Retail sales slumped by 1.5% compared with the month before, according to the Office for National Statistics - a much sharper decline than experts predicted. Discount drives like Black Friday, in November, are encouraging shoppers to spend their money earlier in the year
A dire Christmas left Britain's high streets having their worst December sales performance since 2010, figures out today reveal.
Retail sales slumped by 1.5 per cent compared with the month before, according to the Office for National Statistics - a much sharper decline than experts predicted.
While sales for the whole of 2017 was its weakest since 2013, growing by just 1.3 per cent, the numbers show.
The gloomy news comes after some of the UK's biggest high street names reported dismal Christmas spending figures.
Debenhams an Mothercare both issued a profits warnings after bleak Christmas sales, while House of Fraser asked its landlords for a rent cut after poor sales.
Discount drives like Black Friday, which falls in November, are encouraging shoppers to spend their money earlier in the year.
While shoppers are splurging more of their cash online than on the high street - with nearly £1 in every £5 now spent on the internet.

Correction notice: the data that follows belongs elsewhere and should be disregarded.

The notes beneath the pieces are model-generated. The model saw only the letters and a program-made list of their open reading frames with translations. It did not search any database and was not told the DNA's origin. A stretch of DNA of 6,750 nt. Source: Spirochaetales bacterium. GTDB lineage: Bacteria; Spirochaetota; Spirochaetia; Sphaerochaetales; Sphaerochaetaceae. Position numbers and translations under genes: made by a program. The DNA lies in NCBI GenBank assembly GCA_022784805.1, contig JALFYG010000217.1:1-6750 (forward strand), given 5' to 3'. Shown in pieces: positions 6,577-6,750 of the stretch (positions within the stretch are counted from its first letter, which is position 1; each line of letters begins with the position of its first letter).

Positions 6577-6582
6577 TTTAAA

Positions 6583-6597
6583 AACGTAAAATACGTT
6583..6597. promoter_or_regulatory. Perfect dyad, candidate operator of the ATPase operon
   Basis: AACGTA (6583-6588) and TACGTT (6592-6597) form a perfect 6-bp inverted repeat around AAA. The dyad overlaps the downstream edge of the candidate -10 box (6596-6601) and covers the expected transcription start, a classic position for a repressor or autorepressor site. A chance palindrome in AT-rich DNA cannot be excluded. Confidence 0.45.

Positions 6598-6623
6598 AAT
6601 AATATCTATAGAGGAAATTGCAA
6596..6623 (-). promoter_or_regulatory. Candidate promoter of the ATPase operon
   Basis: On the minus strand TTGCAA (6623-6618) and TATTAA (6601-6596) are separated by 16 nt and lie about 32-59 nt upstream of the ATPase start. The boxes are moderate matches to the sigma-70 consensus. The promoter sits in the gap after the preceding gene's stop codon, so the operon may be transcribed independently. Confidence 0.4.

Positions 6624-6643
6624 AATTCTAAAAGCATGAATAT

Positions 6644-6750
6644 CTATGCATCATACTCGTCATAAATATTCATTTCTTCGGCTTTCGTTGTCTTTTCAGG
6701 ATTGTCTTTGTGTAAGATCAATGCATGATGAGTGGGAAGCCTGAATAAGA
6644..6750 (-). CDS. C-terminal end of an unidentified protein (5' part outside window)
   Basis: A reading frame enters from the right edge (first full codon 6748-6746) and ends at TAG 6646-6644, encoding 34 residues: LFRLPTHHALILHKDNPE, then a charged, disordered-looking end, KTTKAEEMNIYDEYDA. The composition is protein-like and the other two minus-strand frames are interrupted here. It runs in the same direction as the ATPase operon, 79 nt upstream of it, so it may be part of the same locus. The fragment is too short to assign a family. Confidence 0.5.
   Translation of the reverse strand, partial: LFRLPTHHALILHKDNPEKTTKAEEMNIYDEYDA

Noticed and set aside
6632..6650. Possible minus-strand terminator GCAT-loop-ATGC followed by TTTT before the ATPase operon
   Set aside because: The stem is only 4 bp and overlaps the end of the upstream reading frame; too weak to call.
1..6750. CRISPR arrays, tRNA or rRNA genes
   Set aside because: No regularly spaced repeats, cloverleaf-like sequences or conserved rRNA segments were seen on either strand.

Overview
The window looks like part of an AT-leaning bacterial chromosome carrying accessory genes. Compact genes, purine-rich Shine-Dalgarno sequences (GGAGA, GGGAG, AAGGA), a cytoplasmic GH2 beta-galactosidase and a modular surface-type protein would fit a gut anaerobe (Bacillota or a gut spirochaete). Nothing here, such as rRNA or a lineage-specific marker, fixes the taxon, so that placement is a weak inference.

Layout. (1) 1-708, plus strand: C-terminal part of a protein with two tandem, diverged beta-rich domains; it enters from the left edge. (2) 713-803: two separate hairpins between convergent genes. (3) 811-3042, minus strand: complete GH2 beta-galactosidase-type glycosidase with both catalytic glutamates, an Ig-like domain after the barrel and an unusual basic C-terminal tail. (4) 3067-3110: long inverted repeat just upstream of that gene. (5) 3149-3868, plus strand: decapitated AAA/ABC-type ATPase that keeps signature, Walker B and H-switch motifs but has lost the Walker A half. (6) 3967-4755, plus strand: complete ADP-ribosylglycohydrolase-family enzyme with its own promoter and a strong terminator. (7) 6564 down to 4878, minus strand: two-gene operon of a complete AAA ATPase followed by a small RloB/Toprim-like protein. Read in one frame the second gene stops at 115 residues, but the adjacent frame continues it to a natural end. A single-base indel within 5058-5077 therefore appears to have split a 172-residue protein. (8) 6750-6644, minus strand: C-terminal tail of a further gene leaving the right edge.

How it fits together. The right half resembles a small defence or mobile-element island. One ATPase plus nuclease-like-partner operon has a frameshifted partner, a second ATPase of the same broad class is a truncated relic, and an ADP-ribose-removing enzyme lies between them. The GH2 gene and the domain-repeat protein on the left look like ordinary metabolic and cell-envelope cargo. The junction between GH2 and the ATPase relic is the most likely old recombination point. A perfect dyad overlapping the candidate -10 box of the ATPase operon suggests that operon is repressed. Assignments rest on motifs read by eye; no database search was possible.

ONS senior statistician Rhian Murphy said: 'Consumers continue to move Christmas purchases earlier with higher spending in November and lower spending in December than seen in previous years.
'However, the longer-term picture is one of slowing growth, with increased prices squeezing people's spending.'
The figures show that internet sales continued to grow - accounting for 18 per cent of all retail in December 2017, up from 17.1 per cent compared with December the year before.
Howard Archer, chief economic adviser to the EY Item Club, said the squeeze on spending should ease this year as wages are expected to rise.
He said: 'The squeeze on consumers remains appreciable at the start of 2018, but it should progressively ease as the year progresses due to inflation falling back significantly and pay gradually picking up.
'However, employment growth is likely to be modest at best in 2018, while consumer confidence may well remain fragile amid significant economic, political and Brexit uncertainties.
'Meanwhile, lenders are becoming less prepared to make unsecured credit available to consumers and they are also tightening their lending standards.'